1,800 Gather for Microsoft 2008 MVP Global Summit

Microsoft Corp. honors its 2008 Most Valuable Professionals (MVPs), a highly select group of experts who represent the best and brightest in technical communities, at the 2008 MVP Global Summit April 14–17 in Seattle at the Washington State Convention and Trade Center and at Microsoft headquarters in Redmond. MVPs are recognized by Microsoft as outstanding leaders who voluntarily share their expertise in technical communities worldwide. MVPs also provide invaluable feedback to Microsoft by serving as early adopters of new technology and assisting in the product design and development processes.

More than 4,000 MVPs worldwide cover 90 different Microsoft technologies in 94 countries. Mirroring the wide range of real-world challenges and applications that MVPs represent, the summit will feature more than 600 technical sessions on topics ranging from enterprise security and virtualization to gaming and digital media.

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I have met Microsoft MVPs, and the one thing that I can say about them is that they are all seem to have an area (or areas) in which they have expertise and a willingness to share that expertise. They also seem to be very passionate people. User education can be difficult, and I can imagine how some of that passion might be misdirected in the course of trying to help someone. Definitely not a good thing, but hopefully if you are the person who is trying to learn something or get help, you can look past that.

With a population of over 4,000, it shouldn't be surprising that there are differences in expertise and methodologies, not to mention cultural things like behavior and presentation. A lot of our communications are based on non-verbal cues, such as the pitch and intonation of speech, body language and even hand gestures. Keeping that in mind, if you are looking strictly at newsgroup postings, it is not hard to imagine how some things may be perceived outside of the relevant contextual clues. Many people behave differently online and offline, so it could have something to do with that.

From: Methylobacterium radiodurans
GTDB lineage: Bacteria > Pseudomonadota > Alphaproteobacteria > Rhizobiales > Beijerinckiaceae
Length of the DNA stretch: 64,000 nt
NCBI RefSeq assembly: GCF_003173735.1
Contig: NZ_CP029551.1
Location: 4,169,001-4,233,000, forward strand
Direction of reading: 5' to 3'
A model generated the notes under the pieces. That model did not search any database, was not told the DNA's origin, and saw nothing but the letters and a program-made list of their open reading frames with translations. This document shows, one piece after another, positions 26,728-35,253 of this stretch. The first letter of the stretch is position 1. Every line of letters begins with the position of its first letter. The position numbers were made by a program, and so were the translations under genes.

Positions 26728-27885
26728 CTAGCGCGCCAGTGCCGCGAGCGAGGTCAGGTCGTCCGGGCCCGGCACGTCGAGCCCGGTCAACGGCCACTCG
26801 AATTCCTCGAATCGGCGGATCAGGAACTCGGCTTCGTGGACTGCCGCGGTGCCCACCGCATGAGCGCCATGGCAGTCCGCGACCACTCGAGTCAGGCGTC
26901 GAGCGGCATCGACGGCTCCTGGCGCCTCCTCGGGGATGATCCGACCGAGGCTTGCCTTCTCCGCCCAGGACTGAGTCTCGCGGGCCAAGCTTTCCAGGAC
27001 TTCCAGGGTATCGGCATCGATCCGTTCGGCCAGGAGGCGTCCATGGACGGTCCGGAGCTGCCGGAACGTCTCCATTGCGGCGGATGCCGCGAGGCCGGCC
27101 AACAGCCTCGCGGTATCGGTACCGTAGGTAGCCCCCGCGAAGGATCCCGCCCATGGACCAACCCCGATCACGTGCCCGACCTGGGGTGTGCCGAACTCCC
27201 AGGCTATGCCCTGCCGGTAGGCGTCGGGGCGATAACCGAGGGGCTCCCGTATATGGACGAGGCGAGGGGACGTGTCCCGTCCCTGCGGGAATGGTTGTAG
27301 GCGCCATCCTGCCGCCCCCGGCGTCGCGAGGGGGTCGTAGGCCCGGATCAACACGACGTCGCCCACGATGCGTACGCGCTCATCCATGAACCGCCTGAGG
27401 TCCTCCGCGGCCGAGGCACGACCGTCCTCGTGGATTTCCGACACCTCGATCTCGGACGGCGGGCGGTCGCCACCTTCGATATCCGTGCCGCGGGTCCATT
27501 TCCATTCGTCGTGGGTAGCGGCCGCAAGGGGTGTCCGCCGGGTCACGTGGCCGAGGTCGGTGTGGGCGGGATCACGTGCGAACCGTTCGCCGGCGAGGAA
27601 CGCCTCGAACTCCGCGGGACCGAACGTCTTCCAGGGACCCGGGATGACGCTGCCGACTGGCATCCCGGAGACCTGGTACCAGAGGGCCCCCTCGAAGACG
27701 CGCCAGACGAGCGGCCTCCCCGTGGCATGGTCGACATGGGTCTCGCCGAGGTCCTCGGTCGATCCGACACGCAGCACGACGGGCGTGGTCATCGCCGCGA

Aryeh Goretsky

Is it just me, or there's an awful lot of Microsoft MVPs who are always acting like complete jerks in some newsgroups?

Not to take anything away from the helpful ones, but it seems to me like if anyone's got an [MVP] designation next to their name in a newsgroup, there's a more than 50-50 chance that the response will be some pointless snide remark that doesn't bring anything constructive to a thread...

It just seems to me that ultimately an MVP designation doesn't necessarily mean much...

100% Agreed. MS- MVP are mainly (with some exceptions).

-RTFM's guys, of course it's painful when the FM is the infamous msdn.

-The only way is the Microsoft way, it's very amused to read a MVP saying that "x" operation is impossible to do on windows (but you can do anyways using a third party software).

-Bureaucracy on every aspect, for example to program you must (mvp vision) use "a lot of layers" even if it is a simple "hello world", to avoid the bureaucracy is a heresy. IMHO, you cannot put a faith and guidance on a company with programs filled with bugs, of course there are not a bug-free program.

-"You fault, not MS", "if runs on my machine then must runs on every other","this fail because you have a illegal copy" (oddly funny cause also can fail for legal copies).